FireEye Needs to Keep the Heat On

The Four Percent


Going from predator to prey back to predator again has been a profitable ride for

FireEye

investors. How it works out for the company itself remains to be seen.

High-profile network breaches have often been a boon for cybersecurity stocks, and the massive

SolarWinds

hack has been no exception. The NYSE FactSet Global Cyber Security Index has jumped 12% since the attack was reported on Dec. 13. The 12 largest pure-play vendors on that index are now up an average 18% in that time, based on Monday’s closing prices.

The attack used a flaw in the network-management software sold by SolarWinds, a Texas-based IT company that counts many federal agencies as customers. But ironically, it was brought to light by FireEye, which specializes in hack investigations and was itself a victim of the attack.

It has been a wild ride. FireEye’s shares sank 13% after it reported the breach of its own system on Dec. 8. That seemed like very bad news for a company that is often the first call for other companies who suffer an attack. Citigroup analyst

Walter Pritchard

warned at the time that FireEye faced a clear risk of “reputational damage,” even as the company described the attack as the work of “a highly sophisticated state-sponsored attacker utilizing novel techniques.”

But since more news has dribbled out about the scale of the attack and SolarWinds’ centrality to it, sentiment shifted hard. FireEye’s shares have soared 70% from their initial selloff and are now up 53% this month—beating out even other red-hot cybersecurity names such as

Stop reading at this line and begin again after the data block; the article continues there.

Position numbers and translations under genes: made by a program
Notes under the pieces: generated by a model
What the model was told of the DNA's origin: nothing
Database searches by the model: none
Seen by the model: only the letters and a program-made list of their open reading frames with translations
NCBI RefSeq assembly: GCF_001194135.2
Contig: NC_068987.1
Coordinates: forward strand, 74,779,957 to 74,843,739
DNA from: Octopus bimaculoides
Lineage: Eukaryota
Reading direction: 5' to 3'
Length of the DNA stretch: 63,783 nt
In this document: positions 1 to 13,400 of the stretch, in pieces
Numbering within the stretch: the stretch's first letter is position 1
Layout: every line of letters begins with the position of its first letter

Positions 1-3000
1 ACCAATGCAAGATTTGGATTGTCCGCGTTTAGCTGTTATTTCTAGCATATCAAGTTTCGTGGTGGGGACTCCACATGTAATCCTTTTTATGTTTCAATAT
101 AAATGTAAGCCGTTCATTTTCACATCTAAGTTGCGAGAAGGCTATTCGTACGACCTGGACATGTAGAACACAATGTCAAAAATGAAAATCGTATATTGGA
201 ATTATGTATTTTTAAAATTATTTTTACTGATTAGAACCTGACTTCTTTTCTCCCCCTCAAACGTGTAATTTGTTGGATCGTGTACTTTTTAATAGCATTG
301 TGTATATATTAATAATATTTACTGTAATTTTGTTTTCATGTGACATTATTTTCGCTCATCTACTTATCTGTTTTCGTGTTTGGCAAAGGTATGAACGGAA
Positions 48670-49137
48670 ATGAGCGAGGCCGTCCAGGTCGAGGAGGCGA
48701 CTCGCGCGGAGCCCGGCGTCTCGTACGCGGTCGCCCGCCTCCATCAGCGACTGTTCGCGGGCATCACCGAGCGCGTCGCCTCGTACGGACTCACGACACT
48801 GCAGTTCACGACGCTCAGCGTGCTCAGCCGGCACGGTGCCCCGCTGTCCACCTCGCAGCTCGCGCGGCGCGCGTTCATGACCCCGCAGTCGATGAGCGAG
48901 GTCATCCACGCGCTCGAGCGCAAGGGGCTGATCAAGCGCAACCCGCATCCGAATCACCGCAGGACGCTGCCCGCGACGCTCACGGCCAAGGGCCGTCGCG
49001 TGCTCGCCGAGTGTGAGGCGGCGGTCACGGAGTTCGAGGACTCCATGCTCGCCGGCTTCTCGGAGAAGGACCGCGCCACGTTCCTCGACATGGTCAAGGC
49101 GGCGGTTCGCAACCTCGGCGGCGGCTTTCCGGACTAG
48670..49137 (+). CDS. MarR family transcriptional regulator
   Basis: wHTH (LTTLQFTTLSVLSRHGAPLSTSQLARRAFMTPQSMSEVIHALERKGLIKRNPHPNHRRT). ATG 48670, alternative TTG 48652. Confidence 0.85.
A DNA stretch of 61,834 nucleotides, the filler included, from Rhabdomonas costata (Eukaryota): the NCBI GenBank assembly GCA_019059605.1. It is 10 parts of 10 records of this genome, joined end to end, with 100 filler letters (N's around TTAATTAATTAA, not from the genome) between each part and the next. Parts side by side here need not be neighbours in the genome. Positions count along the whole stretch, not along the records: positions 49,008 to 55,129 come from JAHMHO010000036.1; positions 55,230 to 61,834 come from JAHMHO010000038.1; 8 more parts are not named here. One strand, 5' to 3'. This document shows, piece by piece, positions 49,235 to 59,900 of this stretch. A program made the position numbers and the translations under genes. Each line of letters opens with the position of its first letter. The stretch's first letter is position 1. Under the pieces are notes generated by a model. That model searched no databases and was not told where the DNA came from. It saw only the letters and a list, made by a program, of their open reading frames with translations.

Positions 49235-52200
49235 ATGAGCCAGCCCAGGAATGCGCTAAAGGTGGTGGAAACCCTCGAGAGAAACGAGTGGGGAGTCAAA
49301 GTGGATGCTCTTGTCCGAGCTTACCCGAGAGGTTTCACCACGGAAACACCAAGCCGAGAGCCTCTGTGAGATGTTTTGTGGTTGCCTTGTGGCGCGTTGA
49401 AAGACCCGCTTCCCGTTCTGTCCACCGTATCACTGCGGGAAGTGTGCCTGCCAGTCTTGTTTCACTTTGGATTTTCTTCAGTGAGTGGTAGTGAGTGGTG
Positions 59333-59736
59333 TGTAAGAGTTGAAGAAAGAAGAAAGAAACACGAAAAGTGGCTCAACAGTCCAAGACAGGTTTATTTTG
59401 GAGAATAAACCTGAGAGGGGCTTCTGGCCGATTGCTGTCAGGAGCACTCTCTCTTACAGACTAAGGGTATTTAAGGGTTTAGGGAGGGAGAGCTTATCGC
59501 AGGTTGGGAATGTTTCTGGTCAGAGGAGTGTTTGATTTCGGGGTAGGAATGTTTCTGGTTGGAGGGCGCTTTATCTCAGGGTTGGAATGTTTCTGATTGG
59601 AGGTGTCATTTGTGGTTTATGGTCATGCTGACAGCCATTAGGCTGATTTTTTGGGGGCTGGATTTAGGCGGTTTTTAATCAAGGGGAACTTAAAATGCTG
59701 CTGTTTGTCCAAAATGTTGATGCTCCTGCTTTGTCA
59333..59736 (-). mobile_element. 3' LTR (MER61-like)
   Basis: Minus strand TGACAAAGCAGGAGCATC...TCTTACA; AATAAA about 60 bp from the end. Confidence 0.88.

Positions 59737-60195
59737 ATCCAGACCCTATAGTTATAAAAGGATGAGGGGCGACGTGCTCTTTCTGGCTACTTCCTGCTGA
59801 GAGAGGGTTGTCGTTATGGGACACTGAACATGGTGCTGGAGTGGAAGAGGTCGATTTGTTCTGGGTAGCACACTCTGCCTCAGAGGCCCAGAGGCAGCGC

CrowdStrike

and

Zscaler

that analysts believe will be the primary beneficiaries of increased corporate IT security spending. Those two are up 39% and 28% for the month, respectively, and more than 300% for the year. SolarWinds, by contrast, has lost one-third of its market value since the attack became public.

Investors generally treat high-profile breaches as promotional events for cybersecurity companies. But the impact on actual business isn’t always clear-cut. FireEye played a major role in investigating the

Sony

hack in late 2014, but that didn’t stop the company’s revenue growth from decelerating sharply from the triple-digit rates it had been enjoying in previous quarters. And security already was the top spending priority for companies this year, according to a December survey of chief information officers by

Goldman Sachs.

Fatima Boolani

of

UBS

notes that checks with companies since the SolarWinds attack became public “indicate a ‘spending smart’ not ‘spending hard’ mentality.”

So cybersecurity stocks could be setting up for a big correction later as reality sets in. FireEye’s advantage here is that it is still one of the cheapest pure-play cybersecurity vendors, trading at just 5.4 times forward sales. And it isn’t alone in a sector long driven by a hot-or-not approach by investors. CrowdStrike and Zscaler carry multiples ranging from 46 to 48 times forward sales. By contrast,

Palo Alto Networks,

Check Point Software

and

Fortinet

—three of the largest cybersecurity pure plays by annual revenue—trade around eight to nine times forward sales.

But as Mr. Pritchard of Citi noted in a Dec 21 report, the most relevant countermeasures to the SolarWinds hack don’t involve the cloud, where the most highly valued companies specialize. He expects the hack to remind investors “that some ‘legacy’ players are less irrelevant than what is priced into shares.” FireEye just needs to translate that relevance into new business.

Write to Dan Gallagher at dan.gallagher@wsj.com

Copyright ©2020 Dow Jones & Company, Inc. All Rights Reserved. 87990cbe856818d5eddac44c7b1cdeb8

Appeared in the December 29, 2020, print edition as ‘FireEye Needs to Keep the Heat On.’



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